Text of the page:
Thursday (28th August) was the much anticipated day when the Green Turtle nest in front of our Deputy Chief Warden’s house finally hatched. April had been keeping a watchful eye on the nest and had noted signs of activity from the chamber below evident on the surface sand.
Many of us volunteers and researchers began to become very excited, since none of us had ever seen any kind of turtle nest hatching. The fact that the nest was a more unusual (on Cousin Island) green turtle nest merely increased our eagerness. The only foreseeable problems were firstly that many of us were visiting a neighboring island for the afternoon and therefore might miss our potential first turtle hatching, and secondly that green turtle hatchlings may emerge at night, when it is both dark and late.
So it was that we happily found, upon arriving back from our afternoon excursion with rather sore bodies from the bumpy boat/choppy sea, that the nest was not yet hatched. However it seemed that the event was imminent, as April had stationed herself in a chair by the nest site and pointed out just one tiny green turtle head poking through the sand.
With bated breath, we too settled down nearby to watch things unfold. For some time, not much happened except an occasional small pulse within the sand. Eventually, each pulse exposed a little more of the mass of baby turtles: a flipper here, another head there. However things were moving rather slowly and it was getting dusky.
Would they hatch soon, while we could watch them, or would they wait for the pitch black of total darkness? It is an advantage for the baby turtles to come out in the dusk or dark when the sand is cool and they are afforded some cover.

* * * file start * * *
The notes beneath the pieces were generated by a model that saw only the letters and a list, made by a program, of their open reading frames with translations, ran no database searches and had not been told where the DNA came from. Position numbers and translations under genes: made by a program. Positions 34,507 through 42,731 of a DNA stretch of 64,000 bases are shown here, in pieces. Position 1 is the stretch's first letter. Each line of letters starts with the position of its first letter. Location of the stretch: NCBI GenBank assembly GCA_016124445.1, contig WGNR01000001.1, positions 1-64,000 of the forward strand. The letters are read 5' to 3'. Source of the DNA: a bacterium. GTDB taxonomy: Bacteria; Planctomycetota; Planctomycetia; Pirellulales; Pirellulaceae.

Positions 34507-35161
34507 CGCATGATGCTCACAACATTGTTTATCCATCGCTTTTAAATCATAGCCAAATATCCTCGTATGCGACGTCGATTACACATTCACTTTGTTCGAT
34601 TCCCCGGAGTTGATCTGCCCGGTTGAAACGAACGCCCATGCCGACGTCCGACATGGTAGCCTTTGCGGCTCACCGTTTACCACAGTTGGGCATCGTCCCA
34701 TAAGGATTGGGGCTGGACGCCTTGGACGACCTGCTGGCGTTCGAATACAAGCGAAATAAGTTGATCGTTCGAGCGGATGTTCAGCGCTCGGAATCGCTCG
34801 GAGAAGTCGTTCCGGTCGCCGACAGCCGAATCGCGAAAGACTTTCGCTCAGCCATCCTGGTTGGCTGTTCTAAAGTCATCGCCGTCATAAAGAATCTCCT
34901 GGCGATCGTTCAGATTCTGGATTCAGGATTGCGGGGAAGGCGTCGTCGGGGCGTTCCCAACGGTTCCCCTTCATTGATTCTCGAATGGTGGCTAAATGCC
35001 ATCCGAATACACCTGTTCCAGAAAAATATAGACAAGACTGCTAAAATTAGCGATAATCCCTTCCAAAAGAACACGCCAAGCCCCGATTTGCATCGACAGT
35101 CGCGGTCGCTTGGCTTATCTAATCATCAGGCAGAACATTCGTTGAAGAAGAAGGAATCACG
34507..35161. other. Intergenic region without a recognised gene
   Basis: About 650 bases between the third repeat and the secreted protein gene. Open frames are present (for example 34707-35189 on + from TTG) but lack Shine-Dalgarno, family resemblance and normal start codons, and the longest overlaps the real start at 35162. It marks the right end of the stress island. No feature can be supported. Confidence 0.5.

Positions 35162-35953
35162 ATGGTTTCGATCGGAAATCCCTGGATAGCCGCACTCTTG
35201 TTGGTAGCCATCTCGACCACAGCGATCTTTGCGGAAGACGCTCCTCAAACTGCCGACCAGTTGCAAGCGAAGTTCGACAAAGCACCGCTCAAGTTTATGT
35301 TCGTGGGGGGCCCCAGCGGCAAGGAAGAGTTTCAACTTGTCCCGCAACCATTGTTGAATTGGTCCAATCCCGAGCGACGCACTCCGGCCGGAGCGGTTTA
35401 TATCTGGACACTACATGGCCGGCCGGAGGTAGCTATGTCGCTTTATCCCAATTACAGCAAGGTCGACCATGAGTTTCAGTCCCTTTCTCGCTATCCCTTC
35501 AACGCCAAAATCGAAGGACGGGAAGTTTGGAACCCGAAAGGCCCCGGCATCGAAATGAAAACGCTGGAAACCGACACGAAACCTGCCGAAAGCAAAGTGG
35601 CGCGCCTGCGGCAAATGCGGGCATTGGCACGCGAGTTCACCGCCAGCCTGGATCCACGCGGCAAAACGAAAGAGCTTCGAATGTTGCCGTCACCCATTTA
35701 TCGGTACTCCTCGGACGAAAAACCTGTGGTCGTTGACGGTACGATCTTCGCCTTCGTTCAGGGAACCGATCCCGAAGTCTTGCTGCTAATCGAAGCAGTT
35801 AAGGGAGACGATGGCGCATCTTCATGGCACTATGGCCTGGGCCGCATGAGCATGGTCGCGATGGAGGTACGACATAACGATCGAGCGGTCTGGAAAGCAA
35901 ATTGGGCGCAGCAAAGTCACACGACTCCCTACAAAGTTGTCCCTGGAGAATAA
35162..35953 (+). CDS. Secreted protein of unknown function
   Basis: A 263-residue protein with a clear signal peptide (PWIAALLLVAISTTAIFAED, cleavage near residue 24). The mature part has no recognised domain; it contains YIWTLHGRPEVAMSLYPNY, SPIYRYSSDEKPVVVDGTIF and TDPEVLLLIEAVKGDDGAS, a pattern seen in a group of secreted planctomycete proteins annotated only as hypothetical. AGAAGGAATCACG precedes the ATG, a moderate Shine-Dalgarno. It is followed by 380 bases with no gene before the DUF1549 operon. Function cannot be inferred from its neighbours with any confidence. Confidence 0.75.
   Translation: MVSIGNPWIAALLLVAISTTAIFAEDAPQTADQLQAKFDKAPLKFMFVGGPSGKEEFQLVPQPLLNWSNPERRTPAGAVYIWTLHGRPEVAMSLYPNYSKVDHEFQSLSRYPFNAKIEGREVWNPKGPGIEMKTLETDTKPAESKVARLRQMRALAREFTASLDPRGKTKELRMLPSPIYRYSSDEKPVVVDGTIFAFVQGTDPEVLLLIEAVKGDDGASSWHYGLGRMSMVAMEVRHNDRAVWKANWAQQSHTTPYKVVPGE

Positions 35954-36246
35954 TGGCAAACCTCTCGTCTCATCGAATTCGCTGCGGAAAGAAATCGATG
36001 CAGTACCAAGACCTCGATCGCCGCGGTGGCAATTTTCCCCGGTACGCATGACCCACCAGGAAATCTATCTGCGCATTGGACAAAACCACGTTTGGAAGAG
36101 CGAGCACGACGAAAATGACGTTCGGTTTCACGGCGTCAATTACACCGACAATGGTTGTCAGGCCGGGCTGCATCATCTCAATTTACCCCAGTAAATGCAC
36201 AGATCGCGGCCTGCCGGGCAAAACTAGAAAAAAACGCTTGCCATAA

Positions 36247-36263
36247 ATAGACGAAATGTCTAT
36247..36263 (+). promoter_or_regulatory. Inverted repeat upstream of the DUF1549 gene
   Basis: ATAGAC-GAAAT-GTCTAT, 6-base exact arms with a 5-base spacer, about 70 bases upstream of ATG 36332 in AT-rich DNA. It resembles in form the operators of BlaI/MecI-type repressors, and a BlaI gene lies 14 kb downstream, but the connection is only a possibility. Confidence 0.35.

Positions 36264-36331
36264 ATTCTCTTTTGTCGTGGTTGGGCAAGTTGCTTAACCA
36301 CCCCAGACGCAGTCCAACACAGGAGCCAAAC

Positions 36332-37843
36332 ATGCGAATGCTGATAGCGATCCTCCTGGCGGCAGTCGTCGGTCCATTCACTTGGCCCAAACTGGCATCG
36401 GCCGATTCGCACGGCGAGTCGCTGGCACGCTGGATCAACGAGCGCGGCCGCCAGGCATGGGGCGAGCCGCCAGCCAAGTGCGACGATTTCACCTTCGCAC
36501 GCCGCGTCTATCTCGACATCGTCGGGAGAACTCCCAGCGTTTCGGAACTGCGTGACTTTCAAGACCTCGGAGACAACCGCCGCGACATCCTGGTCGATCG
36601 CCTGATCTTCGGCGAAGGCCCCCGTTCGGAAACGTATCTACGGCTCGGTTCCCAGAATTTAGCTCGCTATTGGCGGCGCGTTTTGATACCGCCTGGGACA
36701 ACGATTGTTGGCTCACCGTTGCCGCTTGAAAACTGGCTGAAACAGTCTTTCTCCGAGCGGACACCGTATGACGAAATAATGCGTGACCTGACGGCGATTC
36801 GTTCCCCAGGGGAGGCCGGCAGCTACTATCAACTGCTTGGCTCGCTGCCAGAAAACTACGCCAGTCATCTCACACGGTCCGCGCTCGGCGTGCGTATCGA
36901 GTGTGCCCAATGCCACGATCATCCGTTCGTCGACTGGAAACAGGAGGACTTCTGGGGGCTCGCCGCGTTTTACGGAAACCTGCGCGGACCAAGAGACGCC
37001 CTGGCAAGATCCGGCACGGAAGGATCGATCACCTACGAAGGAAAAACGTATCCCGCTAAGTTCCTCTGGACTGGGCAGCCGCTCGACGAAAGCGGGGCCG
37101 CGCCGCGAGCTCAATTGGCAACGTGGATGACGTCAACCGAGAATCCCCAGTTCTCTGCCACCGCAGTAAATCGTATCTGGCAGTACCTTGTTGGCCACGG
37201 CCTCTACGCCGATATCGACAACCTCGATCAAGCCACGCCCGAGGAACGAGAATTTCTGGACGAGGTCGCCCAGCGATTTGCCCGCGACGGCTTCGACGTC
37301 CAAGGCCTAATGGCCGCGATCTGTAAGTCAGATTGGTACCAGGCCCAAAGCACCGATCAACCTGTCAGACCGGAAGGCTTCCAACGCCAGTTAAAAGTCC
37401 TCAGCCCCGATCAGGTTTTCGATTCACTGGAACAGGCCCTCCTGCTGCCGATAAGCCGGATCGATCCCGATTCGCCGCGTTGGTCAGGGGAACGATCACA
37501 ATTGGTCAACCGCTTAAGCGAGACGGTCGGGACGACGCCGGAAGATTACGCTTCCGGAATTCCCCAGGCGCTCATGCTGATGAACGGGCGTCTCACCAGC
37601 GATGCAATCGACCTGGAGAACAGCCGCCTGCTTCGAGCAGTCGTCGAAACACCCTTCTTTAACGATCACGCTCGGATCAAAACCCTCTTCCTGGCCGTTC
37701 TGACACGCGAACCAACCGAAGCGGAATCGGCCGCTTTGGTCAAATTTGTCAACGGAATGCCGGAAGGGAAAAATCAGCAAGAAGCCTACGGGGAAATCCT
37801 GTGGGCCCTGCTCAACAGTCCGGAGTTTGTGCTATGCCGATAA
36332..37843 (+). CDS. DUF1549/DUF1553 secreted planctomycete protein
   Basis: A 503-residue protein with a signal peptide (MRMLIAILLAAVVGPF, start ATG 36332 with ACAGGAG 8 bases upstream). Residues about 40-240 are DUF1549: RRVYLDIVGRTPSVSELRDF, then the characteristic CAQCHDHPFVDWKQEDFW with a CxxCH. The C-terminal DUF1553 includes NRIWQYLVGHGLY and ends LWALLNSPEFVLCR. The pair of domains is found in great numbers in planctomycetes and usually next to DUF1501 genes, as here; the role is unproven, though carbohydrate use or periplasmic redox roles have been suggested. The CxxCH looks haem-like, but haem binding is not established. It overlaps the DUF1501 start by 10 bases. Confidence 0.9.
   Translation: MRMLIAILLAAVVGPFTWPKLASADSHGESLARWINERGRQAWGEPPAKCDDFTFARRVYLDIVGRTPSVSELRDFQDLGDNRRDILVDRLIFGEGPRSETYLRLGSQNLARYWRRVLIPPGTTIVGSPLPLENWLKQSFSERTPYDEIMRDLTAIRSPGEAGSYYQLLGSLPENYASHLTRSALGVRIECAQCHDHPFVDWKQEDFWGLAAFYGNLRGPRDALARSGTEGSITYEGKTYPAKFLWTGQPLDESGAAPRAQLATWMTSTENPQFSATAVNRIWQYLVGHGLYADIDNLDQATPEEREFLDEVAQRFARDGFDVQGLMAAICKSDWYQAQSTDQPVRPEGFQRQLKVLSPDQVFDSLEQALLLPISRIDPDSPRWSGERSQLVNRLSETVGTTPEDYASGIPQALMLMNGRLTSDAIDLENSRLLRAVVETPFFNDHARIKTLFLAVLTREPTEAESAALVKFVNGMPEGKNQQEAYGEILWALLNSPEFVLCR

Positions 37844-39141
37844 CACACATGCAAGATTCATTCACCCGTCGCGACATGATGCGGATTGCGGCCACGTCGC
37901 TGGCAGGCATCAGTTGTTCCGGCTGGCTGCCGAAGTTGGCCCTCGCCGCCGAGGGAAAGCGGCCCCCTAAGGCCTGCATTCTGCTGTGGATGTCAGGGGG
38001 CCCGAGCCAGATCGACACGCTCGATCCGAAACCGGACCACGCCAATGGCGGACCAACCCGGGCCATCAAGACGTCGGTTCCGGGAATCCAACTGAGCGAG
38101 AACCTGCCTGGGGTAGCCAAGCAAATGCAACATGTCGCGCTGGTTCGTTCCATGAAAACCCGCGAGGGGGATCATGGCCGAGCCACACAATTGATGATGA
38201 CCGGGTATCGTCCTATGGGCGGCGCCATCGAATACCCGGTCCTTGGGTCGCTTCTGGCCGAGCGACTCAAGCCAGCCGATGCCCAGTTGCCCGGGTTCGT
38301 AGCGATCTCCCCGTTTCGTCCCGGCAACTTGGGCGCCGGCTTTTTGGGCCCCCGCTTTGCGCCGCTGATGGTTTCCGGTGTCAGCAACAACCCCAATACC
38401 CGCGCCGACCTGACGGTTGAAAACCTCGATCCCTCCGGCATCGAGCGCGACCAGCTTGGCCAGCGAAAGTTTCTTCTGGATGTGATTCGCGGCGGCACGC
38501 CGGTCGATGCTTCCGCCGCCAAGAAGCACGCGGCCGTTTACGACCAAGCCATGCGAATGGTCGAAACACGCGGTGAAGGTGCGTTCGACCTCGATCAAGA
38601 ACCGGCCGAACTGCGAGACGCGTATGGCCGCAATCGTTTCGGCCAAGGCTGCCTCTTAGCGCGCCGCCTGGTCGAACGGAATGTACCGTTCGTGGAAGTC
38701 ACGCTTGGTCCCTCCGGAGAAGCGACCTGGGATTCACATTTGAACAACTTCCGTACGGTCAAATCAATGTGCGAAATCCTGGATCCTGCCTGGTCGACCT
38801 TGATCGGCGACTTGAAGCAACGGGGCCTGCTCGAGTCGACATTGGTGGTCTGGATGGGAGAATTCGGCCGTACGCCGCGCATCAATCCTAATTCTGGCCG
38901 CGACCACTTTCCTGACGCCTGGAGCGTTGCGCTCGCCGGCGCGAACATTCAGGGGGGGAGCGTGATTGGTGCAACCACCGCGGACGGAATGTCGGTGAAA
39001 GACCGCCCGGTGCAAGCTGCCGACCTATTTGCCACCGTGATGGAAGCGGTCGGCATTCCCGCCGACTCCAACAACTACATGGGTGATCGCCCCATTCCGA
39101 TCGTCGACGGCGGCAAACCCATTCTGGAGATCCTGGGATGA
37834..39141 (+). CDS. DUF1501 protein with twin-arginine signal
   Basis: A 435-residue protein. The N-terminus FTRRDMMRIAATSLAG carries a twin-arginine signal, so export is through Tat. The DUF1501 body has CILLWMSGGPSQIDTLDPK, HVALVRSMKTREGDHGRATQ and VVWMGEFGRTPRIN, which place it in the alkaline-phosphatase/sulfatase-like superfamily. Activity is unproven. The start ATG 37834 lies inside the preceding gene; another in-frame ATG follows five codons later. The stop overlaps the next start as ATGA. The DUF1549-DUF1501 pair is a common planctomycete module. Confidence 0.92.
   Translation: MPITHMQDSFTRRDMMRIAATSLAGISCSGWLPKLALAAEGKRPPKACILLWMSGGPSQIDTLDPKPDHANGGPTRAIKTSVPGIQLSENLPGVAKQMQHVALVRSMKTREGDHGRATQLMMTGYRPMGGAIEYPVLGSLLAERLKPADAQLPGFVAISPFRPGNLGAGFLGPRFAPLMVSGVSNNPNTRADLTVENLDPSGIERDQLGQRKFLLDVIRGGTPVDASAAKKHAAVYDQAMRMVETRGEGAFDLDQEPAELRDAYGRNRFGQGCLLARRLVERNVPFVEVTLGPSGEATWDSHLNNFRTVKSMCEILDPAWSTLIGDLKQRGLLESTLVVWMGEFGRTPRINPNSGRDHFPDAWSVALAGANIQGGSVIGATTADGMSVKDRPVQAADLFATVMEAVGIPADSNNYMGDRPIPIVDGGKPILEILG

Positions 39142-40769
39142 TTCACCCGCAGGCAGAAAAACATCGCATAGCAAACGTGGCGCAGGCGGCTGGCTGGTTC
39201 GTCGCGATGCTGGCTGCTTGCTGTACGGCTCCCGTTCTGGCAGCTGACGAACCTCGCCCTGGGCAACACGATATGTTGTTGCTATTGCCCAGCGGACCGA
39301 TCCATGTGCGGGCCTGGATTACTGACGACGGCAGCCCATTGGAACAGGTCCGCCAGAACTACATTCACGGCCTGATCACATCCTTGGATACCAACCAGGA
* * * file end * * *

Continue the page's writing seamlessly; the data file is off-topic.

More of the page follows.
All of sudden, it seemed that the sandy depression began to seethe and bubble. What followed was an eruption of tiny little turtles, wriggling and writhing in their efforts to break free of the nest chamber. This they accomplished unbelievably fast and soon they were speeding down the beach to meet the cool embrace of the sea for the first time. It really was amazing to see how quickly they were able to orient themselves and, once they had found the sea, how rapidly they motored down the beach with their little flippers to meet the surf.
In what seemed no time at all, they were gone. All was calm again on the beach except for all of us, who were enthusiastically discussing the marvel we had just witnessed. We saw only 27 hatchlings, leading us to assume that some had either hatched the previous night or would hatch later that night, or perhaps tomorrow. What we actually found the following day after excavating the nest was that the rest of the eggs were unfertilised, along with a lone green turtle which hadn’t made it out with the rest but happily raced to the sea when freed.
This green turtle hatching is something that we volunteers and researchers will never forget and will remain one of my personal favourite memories from my time as volunteer on Cousin Island.